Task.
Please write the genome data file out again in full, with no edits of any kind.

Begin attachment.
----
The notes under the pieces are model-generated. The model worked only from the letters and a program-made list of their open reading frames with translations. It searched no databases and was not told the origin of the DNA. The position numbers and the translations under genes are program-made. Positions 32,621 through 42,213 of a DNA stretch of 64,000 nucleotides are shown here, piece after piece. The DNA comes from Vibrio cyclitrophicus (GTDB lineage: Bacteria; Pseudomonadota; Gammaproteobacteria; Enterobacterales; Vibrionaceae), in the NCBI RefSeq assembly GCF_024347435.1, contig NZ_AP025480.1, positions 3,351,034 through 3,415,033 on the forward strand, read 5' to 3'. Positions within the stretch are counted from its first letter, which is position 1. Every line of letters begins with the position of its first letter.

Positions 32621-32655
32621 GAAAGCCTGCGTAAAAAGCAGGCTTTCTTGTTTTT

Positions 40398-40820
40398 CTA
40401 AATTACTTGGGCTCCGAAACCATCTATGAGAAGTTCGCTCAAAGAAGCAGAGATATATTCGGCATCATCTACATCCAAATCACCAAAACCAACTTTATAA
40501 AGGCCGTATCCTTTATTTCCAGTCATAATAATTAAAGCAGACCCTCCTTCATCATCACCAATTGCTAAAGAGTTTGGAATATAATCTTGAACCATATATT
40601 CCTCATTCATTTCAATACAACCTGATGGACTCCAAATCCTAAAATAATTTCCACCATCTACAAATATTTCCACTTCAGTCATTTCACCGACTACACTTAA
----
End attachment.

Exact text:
The notes under the pieces are model-generated. The model worked only from the letters and a program-made list of their open reading frames with translations. It searched no databases and was not told the origin of the DNA. The position numbers and the translations under genes are program-made. Positions 32,621 through 42,213 of a DNA stretch of 64,000 nucleotides are shown here, piece after piece. The DNA comes from Vibrio cyclitrophicus (GTDB lineage: Bacteria; Pseudomonadota; Gammaproteobacteria; Enterobacterales; Vibrionaceae), in the NCBI RefSeq assembly GCF_024347435.1, contig NZ_AP025480.1, positions 3,351,034 through 3,415,033 on the forward strand, read 5' to 3'. Positions within the stretch are counted from its first letter, which is position 1. Every line of letters begins with the position of its first letter.

Positions 32621-32655
32621 GAAAGCCTGCGTAAAAAGCAGGCTTTCTTGTTTTT

Positions 40398-40820
40398 CTA
40401 AATTACTTGGGCTCCGAAACCATCTATGAGAAGTTCGCTCAAAGAAGCAGAGATATATTCGGCATCATCTACATCCAAATCACCAAAACCAACTTTATAA
40501 AGGCCGTATCCTTTATTTCCAGTCATAATAATTAAAGCAGACCCTCCTTCATCATCACCAATTGCTAAAGAGTTTGGAATATAATCTTGAACCATATATT
40601 CCTCATTCATTTCAATACAACCTGATGGACTCCAAATCCTAAAATAATTTCCACCATCTACAAATATTTCCACTTCAGTCATTTCACCGACTACACTTAA